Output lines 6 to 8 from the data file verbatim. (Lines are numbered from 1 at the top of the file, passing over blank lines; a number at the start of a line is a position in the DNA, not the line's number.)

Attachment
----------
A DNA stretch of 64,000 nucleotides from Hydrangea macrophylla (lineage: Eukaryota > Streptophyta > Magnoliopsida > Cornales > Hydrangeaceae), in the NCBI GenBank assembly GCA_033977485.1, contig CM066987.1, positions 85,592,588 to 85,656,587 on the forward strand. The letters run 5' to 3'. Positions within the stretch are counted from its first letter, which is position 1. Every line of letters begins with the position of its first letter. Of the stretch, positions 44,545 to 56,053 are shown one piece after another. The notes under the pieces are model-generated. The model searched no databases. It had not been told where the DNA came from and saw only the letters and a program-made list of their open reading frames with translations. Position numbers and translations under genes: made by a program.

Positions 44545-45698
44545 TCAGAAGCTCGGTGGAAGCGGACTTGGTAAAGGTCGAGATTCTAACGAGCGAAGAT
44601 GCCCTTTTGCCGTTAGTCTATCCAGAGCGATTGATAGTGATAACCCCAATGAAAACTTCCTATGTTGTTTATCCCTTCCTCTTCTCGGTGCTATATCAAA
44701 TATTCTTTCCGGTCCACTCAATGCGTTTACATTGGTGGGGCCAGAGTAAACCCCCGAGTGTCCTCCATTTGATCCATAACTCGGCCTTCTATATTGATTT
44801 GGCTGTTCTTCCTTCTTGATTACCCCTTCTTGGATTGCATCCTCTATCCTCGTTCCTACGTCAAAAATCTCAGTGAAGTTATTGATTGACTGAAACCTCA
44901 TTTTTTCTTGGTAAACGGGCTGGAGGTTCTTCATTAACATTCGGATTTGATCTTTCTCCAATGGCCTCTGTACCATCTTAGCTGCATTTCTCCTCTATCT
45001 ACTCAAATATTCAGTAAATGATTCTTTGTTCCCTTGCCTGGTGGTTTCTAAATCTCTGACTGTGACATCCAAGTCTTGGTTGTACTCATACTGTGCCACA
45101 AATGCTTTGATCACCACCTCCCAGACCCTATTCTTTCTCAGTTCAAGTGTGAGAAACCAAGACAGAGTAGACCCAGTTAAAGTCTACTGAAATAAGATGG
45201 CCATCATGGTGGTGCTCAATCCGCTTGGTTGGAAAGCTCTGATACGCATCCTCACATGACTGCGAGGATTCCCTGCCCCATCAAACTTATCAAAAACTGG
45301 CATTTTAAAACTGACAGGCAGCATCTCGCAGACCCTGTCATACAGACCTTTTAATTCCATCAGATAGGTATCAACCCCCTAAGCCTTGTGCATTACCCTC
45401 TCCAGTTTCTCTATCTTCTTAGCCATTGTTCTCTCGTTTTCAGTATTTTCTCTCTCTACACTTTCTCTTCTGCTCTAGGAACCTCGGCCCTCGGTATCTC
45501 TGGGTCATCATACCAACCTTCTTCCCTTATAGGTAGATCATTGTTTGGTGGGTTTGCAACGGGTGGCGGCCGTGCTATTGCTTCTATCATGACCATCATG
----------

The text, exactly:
44801 GGCTGTTCTTCCTTCTTGATTACCCCTTCTTGGATTGCATCCTCTATCCTCGTTCCTACGTCAAAAATCTCAGTGAAGTTATTGATTGACTGAAACCTCA
44901 TTTTTTCTTGGTAAACGGGCTGGAGGTTCTTCATTAACATTCGGATTTGATCTTTCTCCAATGGCCTCTGTACCATCTTAGCTGCATTTCTCCTCTATCT
45001 ACTCAAATATTCAGTAAATGATTCTTTGTTCCCTTGCCTGGTGGTTTCTAAATCTCTGACTGTGACATCCAAGTCTTGGTTGTACTCATACTGTGCCACA